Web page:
- Paperback: 240 pages
- Publisher: Thomas Nelson; 9.3.2006 edition (October 1, 2006)
- Language: English
- ISBN-10: 0785288384
- ISBN-13: 978-0785288381
- Product Dimensions: 5.5 x 0.8 x 8.4 inches
- Shipping Weight: 13 ounces (View shipping rates and policies)
- Average Customer Review: 4.6 out of 5 stars See all reviews (71 customer reviews)
- Amazon Best Sellers Rank: #141,073 in Books (See Top 100 in Books)
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The Book on Leadership Paperback – October 1, 2006
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About the Author
John MacArthur is the pastor-teacher of Grace Community Church in Sun Valley, California, president of the Master’s College and Seminary, and featured teacher with the Grace to You media ministry. In more than four decades of ministry, John has written dozens of bestselling books, including The MacArthur Study Bible, The Gospel According to Jesus, and Slave. He lives in Los Angeles.
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Top customer reviews
I purchased this book because, I, have 30+ years of military experience and consider myself a very good leader of men, however, my awakening of a true Spiritual leader was very eye opening! I must admit that ALL my leadership gifts received by my Heavenly Father was not me at all, but He through me!
ALL church leaders should read, acknowledge, understand, and pray for Gods revelation of the wisdom provided in this book with The Word of God!
I assure you that God will provide a clear understanding of the message that the author was greatly blessed to provide for all of us.
He also takes a short detour towards the beginning of the book to look into the life of Nehemiah in order to glean some wisdom from Nehemiah's effort to rebuild the wall. The end result is an extremely practical, Biblically saturated guide into true leadership. From the life of Paul and Nehemiah, MacArthur derives 26 characteristics of a true leader. Especially helpful is an appendix on page 209 which provides the list of the 26 characteristics in the order in which they appear in the book.
Another very helpful portion of this book is where MacArthur elaborates on the principle that a "Leader is disciplined" (147). On pages 152 through 157, MacArthur gives eight specific, practical ways in which a person can discipline himself or herself: Get organized; use time wisely; findways to be edified rather than merely entertained; pay attention to small things; accept extra resposibility; once you start something, finish it; keep your commitments and tell yourself no from time to time.
Overall, the book is exrememly helpful and practical and will be very encouraging for those who desire to be true leaders. I highly recommend it!
In this book, MacArthur provides his spin on a topic that is gaining prominence in the church. I suspect the books published on the subject of leadership in the church in the past five years would by far outnumber thoese published in the prior 2000 years of Christianity. Leadership has become a buzz-word, and leadership skills are more highly-valued by many than the ability to write good sermons, to relate to people or to express clear doctrine. For many people today a pastor's role should primarily concern leadership with the preaching of the Word taking on a secondary role. In this context I looked forward to gleaning from the wisdom of John MacArthur.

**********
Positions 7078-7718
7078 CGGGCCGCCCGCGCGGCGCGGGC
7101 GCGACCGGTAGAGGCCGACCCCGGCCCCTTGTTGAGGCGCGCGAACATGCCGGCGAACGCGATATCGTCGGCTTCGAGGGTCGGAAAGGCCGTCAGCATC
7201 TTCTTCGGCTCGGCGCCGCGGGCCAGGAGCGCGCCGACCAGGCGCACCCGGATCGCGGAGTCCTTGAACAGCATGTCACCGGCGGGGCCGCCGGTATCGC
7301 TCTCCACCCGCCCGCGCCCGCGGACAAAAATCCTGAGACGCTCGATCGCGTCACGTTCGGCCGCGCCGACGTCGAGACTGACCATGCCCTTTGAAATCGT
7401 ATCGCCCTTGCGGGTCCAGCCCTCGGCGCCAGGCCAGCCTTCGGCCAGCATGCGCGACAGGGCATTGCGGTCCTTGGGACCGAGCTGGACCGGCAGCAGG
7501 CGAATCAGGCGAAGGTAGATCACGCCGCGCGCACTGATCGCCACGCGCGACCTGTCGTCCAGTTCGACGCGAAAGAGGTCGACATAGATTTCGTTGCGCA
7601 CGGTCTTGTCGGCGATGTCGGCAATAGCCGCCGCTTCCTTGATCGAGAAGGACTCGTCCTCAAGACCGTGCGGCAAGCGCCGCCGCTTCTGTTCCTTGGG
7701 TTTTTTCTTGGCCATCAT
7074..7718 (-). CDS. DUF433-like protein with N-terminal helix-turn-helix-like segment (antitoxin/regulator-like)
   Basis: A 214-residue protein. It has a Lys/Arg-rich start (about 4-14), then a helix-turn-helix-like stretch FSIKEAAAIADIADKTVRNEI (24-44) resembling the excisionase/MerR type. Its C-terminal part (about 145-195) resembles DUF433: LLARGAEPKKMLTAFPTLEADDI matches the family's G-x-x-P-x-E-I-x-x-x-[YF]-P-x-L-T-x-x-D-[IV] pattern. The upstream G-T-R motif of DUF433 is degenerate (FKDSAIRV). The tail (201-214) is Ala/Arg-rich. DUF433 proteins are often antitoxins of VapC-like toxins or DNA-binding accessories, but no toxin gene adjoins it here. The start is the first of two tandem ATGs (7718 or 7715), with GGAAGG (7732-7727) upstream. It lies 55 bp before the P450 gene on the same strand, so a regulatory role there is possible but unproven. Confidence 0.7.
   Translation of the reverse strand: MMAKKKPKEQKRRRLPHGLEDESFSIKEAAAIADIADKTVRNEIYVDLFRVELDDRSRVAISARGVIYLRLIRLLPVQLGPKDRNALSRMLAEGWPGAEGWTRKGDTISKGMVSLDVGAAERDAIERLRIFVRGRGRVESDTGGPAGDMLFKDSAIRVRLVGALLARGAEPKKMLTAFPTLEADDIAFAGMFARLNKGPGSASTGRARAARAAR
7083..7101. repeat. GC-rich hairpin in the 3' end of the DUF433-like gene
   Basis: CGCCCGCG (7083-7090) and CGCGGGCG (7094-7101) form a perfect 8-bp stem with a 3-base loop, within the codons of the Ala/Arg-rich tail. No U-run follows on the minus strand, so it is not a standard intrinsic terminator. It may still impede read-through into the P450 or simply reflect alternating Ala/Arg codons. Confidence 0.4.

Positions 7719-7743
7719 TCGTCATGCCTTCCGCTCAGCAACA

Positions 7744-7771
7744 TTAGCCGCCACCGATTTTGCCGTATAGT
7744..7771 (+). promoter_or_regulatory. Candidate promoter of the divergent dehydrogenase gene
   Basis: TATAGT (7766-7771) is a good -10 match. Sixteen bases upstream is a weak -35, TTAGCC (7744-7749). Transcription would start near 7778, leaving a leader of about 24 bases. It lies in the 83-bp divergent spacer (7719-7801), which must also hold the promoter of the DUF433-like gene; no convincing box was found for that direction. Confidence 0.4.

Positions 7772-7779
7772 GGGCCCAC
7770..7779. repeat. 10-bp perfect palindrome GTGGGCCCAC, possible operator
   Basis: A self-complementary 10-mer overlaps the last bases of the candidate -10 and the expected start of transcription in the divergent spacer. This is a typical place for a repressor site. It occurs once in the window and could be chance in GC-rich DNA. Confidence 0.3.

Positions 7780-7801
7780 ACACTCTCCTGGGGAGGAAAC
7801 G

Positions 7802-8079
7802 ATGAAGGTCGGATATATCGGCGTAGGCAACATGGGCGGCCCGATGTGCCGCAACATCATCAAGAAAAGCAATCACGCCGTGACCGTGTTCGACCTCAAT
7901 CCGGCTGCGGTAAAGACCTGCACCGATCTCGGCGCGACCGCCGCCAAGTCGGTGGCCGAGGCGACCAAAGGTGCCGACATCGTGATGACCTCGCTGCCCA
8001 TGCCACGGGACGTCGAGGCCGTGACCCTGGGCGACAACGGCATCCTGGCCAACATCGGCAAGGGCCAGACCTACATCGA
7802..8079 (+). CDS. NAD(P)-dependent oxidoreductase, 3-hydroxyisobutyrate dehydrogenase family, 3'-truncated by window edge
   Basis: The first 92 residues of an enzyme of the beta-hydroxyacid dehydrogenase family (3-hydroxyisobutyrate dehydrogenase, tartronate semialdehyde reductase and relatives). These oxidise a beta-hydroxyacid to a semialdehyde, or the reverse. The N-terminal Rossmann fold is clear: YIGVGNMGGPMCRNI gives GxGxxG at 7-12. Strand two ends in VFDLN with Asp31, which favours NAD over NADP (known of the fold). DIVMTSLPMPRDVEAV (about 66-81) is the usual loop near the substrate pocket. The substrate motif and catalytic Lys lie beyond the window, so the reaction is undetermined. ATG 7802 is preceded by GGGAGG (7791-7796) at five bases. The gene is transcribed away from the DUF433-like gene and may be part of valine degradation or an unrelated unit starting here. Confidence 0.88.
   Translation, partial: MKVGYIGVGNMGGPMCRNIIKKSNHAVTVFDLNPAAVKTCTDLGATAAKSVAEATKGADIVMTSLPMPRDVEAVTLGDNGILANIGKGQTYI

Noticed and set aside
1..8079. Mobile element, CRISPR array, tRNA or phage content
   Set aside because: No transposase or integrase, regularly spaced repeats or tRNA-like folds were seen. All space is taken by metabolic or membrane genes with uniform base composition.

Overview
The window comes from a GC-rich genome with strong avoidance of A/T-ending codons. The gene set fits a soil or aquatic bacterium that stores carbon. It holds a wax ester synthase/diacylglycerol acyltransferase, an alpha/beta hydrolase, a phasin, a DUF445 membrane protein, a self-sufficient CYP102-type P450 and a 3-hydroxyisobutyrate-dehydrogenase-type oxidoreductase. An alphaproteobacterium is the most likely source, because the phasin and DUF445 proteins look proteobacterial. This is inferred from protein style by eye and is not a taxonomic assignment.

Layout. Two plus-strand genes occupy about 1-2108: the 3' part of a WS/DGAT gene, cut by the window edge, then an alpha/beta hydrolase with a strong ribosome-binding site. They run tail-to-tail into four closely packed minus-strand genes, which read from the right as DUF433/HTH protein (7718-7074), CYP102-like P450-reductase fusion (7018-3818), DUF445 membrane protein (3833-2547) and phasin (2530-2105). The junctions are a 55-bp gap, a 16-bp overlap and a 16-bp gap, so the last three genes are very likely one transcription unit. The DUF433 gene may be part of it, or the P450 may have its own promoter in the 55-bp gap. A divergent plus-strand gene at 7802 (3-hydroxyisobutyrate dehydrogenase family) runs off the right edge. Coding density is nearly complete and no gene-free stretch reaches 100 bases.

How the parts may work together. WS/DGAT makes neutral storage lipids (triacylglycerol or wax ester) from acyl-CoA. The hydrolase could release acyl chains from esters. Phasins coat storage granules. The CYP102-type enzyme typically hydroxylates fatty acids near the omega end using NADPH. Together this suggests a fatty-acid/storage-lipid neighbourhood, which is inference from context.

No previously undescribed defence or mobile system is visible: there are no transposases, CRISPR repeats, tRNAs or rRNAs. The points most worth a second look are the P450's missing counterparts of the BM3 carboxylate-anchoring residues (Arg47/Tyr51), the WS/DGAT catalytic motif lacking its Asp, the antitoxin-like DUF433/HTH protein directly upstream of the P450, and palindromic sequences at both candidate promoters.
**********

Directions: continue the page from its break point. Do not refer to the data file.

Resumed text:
This book is based around the apostle Paul (rather than Nehemiah, who seems to be the subject of many leadership manuals), drawing lessons about leadership through two of the situations he faced: his time in prison and his time pastoring the church at Corinth. I was surprised to find that the leadership principles outlined by the author are not expositorily drawn out of the Scripture, for expository teaching is what we have come to expect from MacArthur. Instead, he uses Paul's life to point to principles of leadership. For example, the sixth principle of leadership is that a leader is optimistic and enthusiastic. MacArthur shows this in Paul's life by referencing Acts 27:25 where the apostle tells the men aboard his doomed ship to "take heart ... for I have faith in God that it will be exactly as I have been told." There are twenty six of these principles introduced in similar fashion throughout the text.
While the book does a respectable job of introducing principles of leadership, I found its primary value in serving as a commentary on portions of the books of Acts and Corinthians. MacArthur is a skilled expositor and does deep research in the Scriptures. Thus he brings to light many situations and tidbits of information that helped me better understand these passages of the Bible and to understand Paul. Reading the book purely as a commentary will be rewarding in itself, with the principles of leadership serving as icing on the cake.
I have to admit I found this book a little disappointing, primarily because it was not entirely expository in nature. The twenty six principles of leadership are sound and will no doubt serve to strengthen many future and current leaders. In the final analysis, though, while they are proven from the life of Paul, they were not drawn explicitly from Scripture. Despite that, a man who exhibited those qualities would no doubt be an godly man and one well-suited and eminently qualfied for leadership in the church. I do recommend this book both as a commentary on parts of the life of Paul and as a guide to important qualities necessary for godly leadership.